Variations in color and reflectance on the surface of asteroid (101955) Bennu

D. N. DellaGiustina, K. N. Burke, K. J. Walsh, P. H. Smith, D. R. Golish, E. B. Bierhaus, R.-L. Ballouz, T. L. Becker, H. Campins, E. Tatsumi, K. Yumoto, S. Sugita, J. D. Prasanna Deshapriya, E. A. Cloutis, B. E. Clark, A. R. Hendrix, A. Sen, M. M. Al Asad, M. G. Daly, D. M. Applin, C. Avdellidou, M. A. Barucci, K. J. Becker, C. A. Bennett, W. F. Bottke, J. I. Brodbeck, H. C. Connolly Jr., M. Delbo, J. de Leon, C. Y. Drouet d’Aubigny, K. L. Edmundson, S. Fornasier, V. E. Hamilton, P. H. Hasselmann, C. W. Hergenrother, E. S. Howell, E. R. Jawin, H. H. Kaplan, L. Le Corre, L. F. Lim, J. Y. Li, P. Michel, J. L. Molaro, M. C. Nolan, J. Nolau, M. Pajola, A. Parkinson, M. Popescu, N. A. Porter, B. Rizk, J. L. Rizos, A. J. Ryan, B. Rozitis, N. K. Shultz, A. A. Simon, D. Trang, R. B. Van Auken, C. W. V. Wolner, D. S. Lauretta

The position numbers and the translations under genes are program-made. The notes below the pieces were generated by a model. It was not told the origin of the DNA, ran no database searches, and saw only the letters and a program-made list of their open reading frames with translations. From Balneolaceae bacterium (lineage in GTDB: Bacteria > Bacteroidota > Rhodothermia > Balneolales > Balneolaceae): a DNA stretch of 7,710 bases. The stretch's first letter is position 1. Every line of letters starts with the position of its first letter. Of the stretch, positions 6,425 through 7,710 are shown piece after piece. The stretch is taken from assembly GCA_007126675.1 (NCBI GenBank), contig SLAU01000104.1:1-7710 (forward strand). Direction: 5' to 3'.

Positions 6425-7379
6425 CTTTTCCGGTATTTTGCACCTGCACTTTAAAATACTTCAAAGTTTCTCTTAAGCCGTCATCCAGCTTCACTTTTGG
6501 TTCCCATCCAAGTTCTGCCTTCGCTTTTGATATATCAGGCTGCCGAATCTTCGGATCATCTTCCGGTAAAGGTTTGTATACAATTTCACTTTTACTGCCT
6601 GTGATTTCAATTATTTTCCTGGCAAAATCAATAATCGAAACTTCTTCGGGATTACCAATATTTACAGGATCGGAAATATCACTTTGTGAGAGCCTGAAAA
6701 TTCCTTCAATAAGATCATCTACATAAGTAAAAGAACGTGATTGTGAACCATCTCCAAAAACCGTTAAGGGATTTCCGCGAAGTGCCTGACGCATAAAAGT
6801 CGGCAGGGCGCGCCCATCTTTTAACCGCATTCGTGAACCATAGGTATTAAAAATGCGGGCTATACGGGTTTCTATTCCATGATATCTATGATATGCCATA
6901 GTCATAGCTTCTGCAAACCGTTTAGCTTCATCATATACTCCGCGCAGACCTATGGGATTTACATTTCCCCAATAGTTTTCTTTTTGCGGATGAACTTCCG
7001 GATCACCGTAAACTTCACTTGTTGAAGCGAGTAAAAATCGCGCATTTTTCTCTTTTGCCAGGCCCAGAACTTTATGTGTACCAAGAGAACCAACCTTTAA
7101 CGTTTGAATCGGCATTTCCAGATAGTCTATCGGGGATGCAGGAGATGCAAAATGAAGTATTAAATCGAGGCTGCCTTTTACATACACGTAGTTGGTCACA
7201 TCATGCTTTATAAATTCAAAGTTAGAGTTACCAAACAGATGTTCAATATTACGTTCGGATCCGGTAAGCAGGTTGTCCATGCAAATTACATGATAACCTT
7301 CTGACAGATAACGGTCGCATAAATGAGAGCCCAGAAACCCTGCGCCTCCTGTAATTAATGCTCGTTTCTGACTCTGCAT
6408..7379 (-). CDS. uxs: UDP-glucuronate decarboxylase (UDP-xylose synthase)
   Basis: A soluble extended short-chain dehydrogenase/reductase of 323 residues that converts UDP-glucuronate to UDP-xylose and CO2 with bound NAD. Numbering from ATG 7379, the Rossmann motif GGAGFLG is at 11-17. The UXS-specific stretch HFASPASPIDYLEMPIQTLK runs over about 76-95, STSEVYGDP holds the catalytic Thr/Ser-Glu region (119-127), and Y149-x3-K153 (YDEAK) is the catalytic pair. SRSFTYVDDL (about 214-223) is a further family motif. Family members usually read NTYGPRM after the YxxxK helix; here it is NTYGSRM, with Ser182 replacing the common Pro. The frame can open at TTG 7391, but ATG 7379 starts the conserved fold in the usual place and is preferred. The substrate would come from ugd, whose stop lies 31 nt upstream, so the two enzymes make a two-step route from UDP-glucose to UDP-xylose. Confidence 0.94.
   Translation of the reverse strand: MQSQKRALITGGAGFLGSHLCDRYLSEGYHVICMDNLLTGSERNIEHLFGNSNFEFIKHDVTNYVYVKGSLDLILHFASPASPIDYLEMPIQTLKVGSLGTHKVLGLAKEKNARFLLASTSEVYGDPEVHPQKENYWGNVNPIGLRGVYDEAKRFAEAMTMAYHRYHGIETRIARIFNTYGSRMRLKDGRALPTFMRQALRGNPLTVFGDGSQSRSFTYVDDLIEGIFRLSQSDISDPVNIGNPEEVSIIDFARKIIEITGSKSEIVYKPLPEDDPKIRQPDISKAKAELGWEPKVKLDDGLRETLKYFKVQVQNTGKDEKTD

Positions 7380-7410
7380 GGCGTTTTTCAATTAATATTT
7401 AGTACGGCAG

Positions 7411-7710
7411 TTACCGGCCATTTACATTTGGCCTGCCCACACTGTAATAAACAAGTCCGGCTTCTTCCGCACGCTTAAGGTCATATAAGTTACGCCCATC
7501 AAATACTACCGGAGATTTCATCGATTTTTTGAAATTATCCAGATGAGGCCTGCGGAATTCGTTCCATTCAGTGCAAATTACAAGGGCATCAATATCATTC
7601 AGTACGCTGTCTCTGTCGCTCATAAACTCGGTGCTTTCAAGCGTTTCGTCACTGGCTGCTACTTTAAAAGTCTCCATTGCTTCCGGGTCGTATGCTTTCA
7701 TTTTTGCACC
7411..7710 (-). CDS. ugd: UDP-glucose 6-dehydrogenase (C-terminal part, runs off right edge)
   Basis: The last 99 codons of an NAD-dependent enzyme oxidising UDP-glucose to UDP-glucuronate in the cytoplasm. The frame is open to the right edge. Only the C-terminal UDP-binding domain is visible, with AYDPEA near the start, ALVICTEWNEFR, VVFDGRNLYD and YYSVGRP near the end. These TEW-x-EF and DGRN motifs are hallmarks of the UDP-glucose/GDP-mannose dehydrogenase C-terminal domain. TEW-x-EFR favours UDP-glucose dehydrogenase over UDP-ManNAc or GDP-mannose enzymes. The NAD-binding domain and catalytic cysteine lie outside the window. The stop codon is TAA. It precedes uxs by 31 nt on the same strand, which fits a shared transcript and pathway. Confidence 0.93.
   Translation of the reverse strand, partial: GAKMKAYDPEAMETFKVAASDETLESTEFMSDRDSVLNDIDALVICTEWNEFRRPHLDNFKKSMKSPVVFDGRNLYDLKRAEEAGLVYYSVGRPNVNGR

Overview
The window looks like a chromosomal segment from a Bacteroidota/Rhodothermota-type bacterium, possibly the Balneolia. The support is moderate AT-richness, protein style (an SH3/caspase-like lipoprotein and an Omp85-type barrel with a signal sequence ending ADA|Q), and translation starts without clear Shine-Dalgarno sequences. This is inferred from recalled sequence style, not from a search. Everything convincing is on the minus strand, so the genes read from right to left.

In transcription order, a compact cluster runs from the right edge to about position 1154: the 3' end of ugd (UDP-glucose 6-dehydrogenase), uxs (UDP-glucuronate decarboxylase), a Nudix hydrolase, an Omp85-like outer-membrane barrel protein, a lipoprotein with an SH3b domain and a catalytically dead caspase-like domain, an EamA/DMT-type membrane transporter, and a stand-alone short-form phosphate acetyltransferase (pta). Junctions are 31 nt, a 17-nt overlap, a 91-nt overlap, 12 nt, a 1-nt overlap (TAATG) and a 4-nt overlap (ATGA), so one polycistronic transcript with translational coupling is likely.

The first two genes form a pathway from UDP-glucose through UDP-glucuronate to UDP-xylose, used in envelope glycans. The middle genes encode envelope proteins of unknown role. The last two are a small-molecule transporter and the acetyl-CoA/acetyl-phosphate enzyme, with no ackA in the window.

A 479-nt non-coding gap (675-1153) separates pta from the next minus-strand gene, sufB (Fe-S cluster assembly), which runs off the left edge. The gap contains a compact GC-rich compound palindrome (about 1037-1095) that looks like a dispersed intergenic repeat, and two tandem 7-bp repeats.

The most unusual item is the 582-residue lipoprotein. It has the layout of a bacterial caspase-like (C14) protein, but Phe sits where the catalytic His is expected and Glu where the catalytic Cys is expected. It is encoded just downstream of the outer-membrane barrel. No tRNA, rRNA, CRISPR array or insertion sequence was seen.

Science, Published Online: 08 Oct 2020


“Visible-wavelength color and reflectance provide information about the geologic history of planetary surfaces. We present multispectral images (0.44 to 0.89 microns) of near-Earth asteroid (101955) Bennu. The surface has variable colors overlain on a moderately blue global terrain. Two primary boulder types are distinguishable by their reflectance and texture. Space weathering of Bennu surface materials does not simply progress from red to blue (or vice versa). Instead, freshly exposed, redder surfaces initially brighten in the near-ultraviolet (become bluer at shorter wavelengths), then brighten in the visible to near-infrared, leading to Bennu’s moderately blue average color. Craters indicate that the timescale of these color changes is ~105 years. We attribute the reflectance and color variation to a combination of primordial heterogeneity and varying exposure ages.”